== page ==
At the start of this paper, I was excited to explore the translation of the Freer Gallery of Art to the digital platform of the Google Art Project. Of course as a student in Art History, being able to explore museums abroad from my dorm room is a great tool. Yet the experience presented by a museum in a digital format is a much different one from the traditional museum-going experience.
My findings for this paper – that there is really no viable substitute for the physical experience of an art museum – were perhaps colored from the start by the fact that I am an art historian. Viewing the works of great masters in person is ethereal, and often changes the way one has previously imagined a work to look or the emotions it can evoke. However, after digging into the literature on the museum experience as a result of many variables (architecture, display tactics, lighting, etc.), it seems that the majority feel that the museum experience is one of an almost “spiritual” connection to the objects housed within, and ultimately disseminates some form of enlightenment from a close proximity to those objects.
With that said, I was surprised to find that some of the points from Cohen and Rosenzweig’s book ( the first reading done for our class) meshed with this same feeling of “loss” inherent in the digitization of physical history. Moreover, they felt that digitization does not necessarily mean “accessible” (economically speaking), a point of contention I personally had with the Google Art Project. While I did not entirely buy into the Google Art Project, though, its viability as a supplement to physical visits is undeniable.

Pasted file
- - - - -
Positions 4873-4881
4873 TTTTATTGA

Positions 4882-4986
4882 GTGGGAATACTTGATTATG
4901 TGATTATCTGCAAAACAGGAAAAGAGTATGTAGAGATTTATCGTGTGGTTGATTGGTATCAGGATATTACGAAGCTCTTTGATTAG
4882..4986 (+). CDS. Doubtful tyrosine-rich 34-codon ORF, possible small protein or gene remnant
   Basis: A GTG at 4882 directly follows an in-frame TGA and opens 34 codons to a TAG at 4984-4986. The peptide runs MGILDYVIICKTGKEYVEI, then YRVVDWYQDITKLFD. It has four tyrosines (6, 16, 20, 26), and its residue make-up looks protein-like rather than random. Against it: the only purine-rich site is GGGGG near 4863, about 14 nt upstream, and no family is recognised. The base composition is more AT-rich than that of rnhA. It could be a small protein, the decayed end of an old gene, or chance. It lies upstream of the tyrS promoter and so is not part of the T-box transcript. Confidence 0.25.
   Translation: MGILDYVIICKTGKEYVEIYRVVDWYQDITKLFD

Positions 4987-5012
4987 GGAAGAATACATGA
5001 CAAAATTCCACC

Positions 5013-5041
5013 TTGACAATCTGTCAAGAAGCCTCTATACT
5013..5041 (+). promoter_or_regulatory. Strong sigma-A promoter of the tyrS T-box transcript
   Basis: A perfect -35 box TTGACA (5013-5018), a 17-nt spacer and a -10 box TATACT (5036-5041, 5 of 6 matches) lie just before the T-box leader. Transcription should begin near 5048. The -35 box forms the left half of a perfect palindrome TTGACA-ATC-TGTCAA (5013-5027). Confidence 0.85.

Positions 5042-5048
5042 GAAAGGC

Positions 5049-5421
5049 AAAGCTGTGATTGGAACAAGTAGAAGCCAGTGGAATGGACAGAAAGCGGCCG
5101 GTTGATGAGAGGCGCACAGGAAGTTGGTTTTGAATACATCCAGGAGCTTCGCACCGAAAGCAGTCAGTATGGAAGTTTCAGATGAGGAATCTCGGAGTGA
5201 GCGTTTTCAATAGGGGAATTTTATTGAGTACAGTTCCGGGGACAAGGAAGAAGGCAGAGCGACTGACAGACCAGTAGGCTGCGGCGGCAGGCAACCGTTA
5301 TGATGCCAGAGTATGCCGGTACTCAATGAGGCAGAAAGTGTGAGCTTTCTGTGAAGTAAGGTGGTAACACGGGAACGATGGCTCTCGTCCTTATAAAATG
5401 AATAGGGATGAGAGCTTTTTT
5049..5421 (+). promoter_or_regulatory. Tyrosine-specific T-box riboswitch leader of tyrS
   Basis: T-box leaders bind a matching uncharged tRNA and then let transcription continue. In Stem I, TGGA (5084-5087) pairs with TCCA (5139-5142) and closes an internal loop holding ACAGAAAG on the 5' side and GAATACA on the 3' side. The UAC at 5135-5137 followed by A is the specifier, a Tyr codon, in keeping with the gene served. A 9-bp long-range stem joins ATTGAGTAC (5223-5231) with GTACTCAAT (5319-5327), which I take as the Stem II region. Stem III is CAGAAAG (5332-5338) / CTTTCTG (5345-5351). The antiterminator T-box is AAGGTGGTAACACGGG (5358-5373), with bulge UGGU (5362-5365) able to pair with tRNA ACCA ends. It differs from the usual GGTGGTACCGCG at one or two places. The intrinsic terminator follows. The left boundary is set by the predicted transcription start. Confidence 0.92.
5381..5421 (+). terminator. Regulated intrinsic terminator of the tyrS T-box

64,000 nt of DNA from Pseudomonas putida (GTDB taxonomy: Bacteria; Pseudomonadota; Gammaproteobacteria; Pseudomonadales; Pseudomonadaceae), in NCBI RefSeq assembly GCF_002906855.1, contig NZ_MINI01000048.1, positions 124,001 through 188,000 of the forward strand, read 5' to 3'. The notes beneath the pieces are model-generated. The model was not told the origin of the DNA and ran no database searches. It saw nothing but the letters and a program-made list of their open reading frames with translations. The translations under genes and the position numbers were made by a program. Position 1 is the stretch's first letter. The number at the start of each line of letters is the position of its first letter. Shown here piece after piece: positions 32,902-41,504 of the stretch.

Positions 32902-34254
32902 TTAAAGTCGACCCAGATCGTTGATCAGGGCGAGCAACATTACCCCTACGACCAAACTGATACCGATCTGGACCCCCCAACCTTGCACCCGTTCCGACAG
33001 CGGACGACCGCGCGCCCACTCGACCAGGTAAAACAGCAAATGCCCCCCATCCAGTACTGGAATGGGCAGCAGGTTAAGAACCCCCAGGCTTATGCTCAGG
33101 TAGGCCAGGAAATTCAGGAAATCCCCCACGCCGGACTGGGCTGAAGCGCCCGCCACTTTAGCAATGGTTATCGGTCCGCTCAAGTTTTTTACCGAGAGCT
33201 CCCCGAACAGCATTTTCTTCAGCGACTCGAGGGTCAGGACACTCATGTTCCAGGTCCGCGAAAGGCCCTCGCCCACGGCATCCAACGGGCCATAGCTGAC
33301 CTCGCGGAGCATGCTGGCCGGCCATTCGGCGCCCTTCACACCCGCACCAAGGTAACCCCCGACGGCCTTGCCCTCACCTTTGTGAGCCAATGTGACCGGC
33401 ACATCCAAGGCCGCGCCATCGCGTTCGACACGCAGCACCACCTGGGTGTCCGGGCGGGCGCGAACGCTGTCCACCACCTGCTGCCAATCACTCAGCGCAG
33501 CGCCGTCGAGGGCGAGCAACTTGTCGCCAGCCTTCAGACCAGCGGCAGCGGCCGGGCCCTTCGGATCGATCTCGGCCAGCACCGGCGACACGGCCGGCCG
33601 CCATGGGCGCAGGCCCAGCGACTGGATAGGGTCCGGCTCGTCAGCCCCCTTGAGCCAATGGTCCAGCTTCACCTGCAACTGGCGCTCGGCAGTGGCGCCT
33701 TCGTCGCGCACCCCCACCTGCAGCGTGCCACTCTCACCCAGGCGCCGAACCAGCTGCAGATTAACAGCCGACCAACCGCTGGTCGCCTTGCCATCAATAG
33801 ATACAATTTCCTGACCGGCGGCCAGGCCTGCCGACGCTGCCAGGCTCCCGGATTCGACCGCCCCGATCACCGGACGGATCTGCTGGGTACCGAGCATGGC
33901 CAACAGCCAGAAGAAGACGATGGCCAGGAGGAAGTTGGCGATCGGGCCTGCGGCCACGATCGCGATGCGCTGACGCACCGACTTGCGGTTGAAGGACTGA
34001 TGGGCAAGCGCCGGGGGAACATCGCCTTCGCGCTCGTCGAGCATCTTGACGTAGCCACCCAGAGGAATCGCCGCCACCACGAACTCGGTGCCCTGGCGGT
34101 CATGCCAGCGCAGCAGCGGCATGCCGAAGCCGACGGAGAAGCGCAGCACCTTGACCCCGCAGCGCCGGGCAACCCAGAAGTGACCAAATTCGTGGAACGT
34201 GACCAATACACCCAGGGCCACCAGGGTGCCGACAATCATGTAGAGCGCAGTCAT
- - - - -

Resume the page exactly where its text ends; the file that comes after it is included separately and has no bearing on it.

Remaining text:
All in all, I found the process of “visiting” both the physical and virtual Freer Gallery of Art and documenting the respective experiences to be an illuminating one. The process also made me appreciate being in DC, a place where one has access to so many renowned museums and thus occasion for “spiritual” and intellectual enlightenment.